An identical concept to S2S, specifically addressing earlier mechanical support with Impella, called the “door to unloading (DTU)” time has been described by William O’Neill, MD, medical director of the Center for Structural Heart Disease at Henry Ford Hospital in Detroit. Its practical application is being investigated prospectively in cardiogenic shock by a collaboration of southeastern Michigan hospital systems using a single protocol for early identification of cardiogenic shock in STEMI, in the Detroit Cardiogenic Shock Initiative (Detroit CSI). The key elements of this prospective registry include the early identification of cardiogenic shock, early use of Impella support (before PCI), avoidance or early termination of pressor and inotropic support, guidance of recovery, or need for escalation using invasive hemodynamics with right heart catheterization. Preliminary data is expected by this time next year (ACC 2018). Under a uniform protocol, shock study centers will have better stratification of the study population, which will permit more meaningful interpretation of their results.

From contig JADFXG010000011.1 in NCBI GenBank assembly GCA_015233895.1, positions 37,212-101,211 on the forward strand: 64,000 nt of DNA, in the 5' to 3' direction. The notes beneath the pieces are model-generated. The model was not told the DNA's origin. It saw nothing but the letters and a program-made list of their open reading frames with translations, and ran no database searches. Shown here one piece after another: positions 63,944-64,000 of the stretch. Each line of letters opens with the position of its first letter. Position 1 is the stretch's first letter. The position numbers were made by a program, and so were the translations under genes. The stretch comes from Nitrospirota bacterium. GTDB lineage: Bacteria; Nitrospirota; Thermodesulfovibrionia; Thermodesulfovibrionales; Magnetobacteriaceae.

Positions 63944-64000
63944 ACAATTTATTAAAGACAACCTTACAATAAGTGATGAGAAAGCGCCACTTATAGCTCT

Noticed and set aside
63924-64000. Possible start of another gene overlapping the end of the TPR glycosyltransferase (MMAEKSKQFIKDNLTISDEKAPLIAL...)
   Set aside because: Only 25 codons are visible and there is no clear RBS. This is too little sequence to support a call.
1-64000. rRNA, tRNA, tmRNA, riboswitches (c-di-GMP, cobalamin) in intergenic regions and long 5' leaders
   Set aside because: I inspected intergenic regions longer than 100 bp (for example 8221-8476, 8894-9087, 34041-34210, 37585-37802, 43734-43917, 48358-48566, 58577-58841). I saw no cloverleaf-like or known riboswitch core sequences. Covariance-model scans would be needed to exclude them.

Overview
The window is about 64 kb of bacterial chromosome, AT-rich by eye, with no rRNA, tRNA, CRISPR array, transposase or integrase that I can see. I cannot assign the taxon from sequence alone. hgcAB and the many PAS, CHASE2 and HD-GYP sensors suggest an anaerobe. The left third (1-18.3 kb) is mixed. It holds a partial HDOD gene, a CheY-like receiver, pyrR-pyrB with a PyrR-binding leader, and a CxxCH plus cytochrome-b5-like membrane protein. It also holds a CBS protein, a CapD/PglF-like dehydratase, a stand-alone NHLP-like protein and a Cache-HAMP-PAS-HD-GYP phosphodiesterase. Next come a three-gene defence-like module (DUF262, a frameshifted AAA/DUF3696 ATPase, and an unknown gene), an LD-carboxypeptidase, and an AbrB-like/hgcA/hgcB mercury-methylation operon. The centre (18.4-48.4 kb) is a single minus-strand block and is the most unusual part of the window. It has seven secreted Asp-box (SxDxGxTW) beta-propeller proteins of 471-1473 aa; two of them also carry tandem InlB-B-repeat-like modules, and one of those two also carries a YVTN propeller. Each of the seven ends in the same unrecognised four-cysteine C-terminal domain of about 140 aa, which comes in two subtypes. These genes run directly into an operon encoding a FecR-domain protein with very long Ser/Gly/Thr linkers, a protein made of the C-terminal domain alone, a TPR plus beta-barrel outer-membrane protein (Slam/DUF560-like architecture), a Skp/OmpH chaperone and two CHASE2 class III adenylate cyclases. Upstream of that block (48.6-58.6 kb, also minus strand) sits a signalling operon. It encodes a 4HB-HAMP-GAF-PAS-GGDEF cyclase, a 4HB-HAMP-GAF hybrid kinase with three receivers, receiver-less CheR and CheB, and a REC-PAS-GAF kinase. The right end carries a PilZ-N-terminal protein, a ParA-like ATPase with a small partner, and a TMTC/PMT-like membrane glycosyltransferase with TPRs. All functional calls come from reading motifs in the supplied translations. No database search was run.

Shock Triage?

One of the greatest and most difficult remaining questions is whether we can triage shock patients to those who can and cannot be saved, instituting early support therapy for those who can and holding back on ineffective and/or expensive therapies for those who cannot. This ethically charged issue will have to be addressed as our treatment paradigm shifts toward early S2S. 

Are There LV Support Device Differences? The IMPRESS Trial (IABP vs Impella in AMI Shock Patients)

As noted above, IABP trials in shock showed little or no benefit.2,3 The studies providing comparisons of devices (IABP vs Impella, Impella vs Tandemheart, Tandemheart vs ECMO) in shock patients are understandably but unfortunately small or non-existent. The most recent comparative trial is the IMPRESS Trial (Impella CP versus Intra-Aortic Balloon Pump in Acute Myocardial Infarction Complicated by Cardiogenic Shock).1 The IMPRESS study randomized 48 patients with severe cardiogenic shock due to AMI to Impella CP (n=24) or IABP (n=24). Cardiogenic shock was defined as systolic blood pressure <90 mmHg or the need for inotropic or vasoactive medication and the requirement for mechanical ventilation. The investigators found mortality at 30 days in patients treated with either IABP or Impella CP was similar (50% and 46%, respectively, P=NS) and at 6 months, mortality rates for both Impella CP and IABP were 50%, concluding that in this “explorative” randomized, controlled trial showed no mortality difference between IABP and Impella. What does this small and “explorative” trial really tell us about these devices in the shock patient?